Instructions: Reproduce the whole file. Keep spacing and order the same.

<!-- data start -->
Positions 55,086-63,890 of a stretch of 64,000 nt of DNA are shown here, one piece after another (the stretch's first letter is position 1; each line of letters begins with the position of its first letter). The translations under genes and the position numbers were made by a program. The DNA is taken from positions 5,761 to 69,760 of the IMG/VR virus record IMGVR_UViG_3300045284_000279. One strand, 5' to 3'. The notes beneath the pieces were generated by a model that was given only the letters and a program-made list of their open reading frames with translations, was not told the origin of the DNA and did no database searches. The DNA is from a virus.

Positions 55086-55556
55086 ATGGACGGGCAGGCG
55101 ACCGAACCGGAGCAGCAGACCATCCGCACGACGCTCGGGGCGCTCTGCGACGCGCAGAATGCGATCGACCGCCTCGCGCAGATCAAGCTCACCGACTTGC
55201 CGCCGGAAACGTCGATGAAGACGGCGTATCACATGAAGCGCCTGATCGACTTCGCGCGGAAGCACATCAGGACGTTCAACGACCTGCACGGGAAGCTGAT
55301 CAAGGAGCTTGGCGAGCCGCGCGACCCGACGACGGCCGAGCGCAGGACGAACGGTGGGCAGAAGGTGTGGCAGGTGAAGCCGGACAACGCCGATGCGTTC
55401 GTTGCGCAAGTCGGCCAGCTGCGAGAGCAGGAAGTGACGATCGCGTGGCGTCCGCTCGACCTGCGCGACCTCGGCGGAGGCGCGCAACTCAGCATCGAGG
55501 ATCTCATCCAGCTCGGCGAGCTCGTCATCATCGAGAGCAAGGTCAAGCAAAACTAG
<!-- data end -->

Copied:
Positions 55,086-63,890 of a stretch of 64,000 nt of DNA are shown here, one piece after another (the stretch's first letter is position 1; each line of letters begins with the position of its first letter). The translations under genes and the position numbers were made by a program. The DNA is taken from positions 5,761 to 69,760 of the IMG/VR virus record IMGVR_UViG_3300045284_000279. One strand, 5' to 3'. The notes beneath the pieces were generated by a model that was given only the letters and a program-made list of their open reading frames with translations, was not told the origin of the DNA and did no database searches. The DNA is from a virus.

Positions 55086-55556
55086 ATGGACGGGCAGGCG
55101 ACCGAACCGGAGCAGCAGACCATCCGCACGACGCTCGGGGCGCTCTGCGACGCGCAGAATGCGATCGACCGCCTCGCGCAGATCAAGCTCACCGACTTGC
55201 CGCCGGAAACGTCGATGAAGACGGCGTATCACATGAAGCGCCTGATCGACTTCGCGCGGAAGCACATCAGGACGTTCAACGACCTGCACGGGAAGCTGAT
55301 CAAGGAGCTTGGCGAGCCGCGCGACCCGACGACGGCCGAGCGCAGGACGAACGGTGGGCAGAAGGTGTGGCAGGTGAAGCCGGACAACGCCGATGCGTTC
55401 GTTGCGCAAGTCGGCCAGCTGCGAGAGCAGGAAGTGACGATCGCGTGGCGTCCGCTCGACCTGCGCGACCTCGGCGGAGGCGCGCAACTCAGCATCGAGG
55501 ATCTCATCCAGCTCGGCGAGCTCGTCATCATCGAGAGCAAGGTCAAGCAAAACTAG